Comparable tools: OuterWorlds, Worlds.com, ActiveWorlds
Newsgroups / Web forums
One to avoid?
The idea of online discussion groups (rather misleadingly named newsgroups) is older than the Internet itself, dating back to the bulletin boardsof the 1970s-80s. However, since the mid-90s they have been in decline, despite the best efforts of Internet traditionalists to keep them alive. There are currently around 20,000 active discussion groups in the Usenet system. One of these isalt.society.labor-unions. Take a look and decide for yourself whether this might help with your union networking. Arguably, the most healthy offspring of the newsgroup was the web forum. There are countless organisations who can provide you with these, most notably Yahooand GoogleGroups. However, our own experience with web forums has been a fizzer, and other networks have also reported a fall off of interest in the last few years. MSN stopped providing web forums in February ’09, and the ILO’s labour network Solicomm has also dropped them. Seems like it’s time to move on.
For networking with community groups and NGOs.
Change.org identifies itself as a social action network. It organizes content, petitions and campaigns around 12 causes, listed here. Great folks, brilliant allies. They currently host pages for about 1,000,000 non-profits and have a high standard of original content. They also provide recruitment and fundraising facilities by default, and are doing their damnedest to encourage involvement in real-world change processes.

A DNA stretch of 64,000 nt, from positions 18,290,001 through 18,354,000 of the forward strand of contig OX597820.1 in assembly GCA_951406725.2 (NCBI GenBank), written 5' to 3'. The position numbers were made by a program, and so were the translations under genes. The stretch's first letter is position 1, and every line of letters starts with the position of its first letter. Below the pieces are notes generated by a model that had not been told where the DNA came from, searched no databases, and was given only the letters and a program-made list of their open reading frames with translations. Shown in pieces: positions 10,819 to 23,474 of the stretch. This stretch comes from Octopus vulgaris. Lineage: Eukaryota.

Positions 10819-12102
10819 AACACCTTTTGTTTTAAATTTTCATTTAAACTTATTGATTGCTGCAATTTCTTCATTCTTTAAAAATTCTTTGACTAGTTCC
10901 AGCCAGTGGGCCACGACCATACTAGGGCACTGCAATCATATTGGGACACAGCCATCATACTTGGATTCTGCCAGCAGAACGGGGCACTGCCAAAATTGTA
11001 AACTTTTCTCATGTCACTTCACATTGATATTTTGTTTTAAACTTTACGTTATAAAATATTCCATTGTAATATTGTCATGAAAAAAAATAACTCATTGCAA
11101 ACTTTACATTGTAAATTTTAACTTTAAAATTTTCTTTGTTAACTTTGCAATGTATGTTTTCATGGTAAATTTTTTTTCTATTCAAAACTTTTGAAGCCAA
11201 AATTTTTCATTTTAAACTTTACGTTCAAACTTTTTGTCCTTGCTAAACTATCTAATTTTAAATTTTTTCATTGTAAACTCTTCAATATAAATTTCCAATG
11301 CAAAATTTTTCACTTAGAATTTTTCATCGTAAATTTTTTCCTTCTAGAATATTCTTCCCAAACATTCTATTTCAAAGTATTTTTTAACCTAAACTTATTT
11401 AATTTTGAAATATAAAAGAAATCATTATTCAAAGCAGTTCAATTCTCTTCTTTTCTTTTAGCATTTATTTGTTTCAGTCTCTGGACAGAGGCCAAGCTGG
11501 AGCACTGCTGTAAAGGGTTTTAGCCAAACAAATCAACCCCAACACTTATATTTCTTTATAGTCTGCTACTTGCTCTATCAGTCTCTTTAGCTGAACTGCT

google docs, Zoho writer and wikis
For collective word-smithing.
These are both great tools for producing shared documents, and allow you to take the worst aspects of collective wordsmithing out of meetings. Wikis are more public, by default. You (plural) do the writing, everyone else gets to read. You can then edit at will, leave comments, track changes, compare versions, or throw the document open altogether. The grandest such project isWikipedia, but the same principle can be used in a restricted circle to produce draft workplace agreements before going into negotiations, or to set up a shared record of workplace harrassment. Access can be open, limited, or by invite only.
For a free petition.
This is a free service that help punters run free petitions in 75+ countries. As well as providing the platform, they also provide well-written guides on how to present and promote the petition.
Comparable tool: iPetitions
For a free poll.
Doodle allows you to build quick online polls, but more importantly (perhaps): the same interface can be used to schedule meetings and/or arrange any other kind of group event. Can be added to iGoogle and FaceBook. The problem is that everything is treated as if it were a poll, which makes things puzzling for the end user. Take a look. They’re almost there; not quite.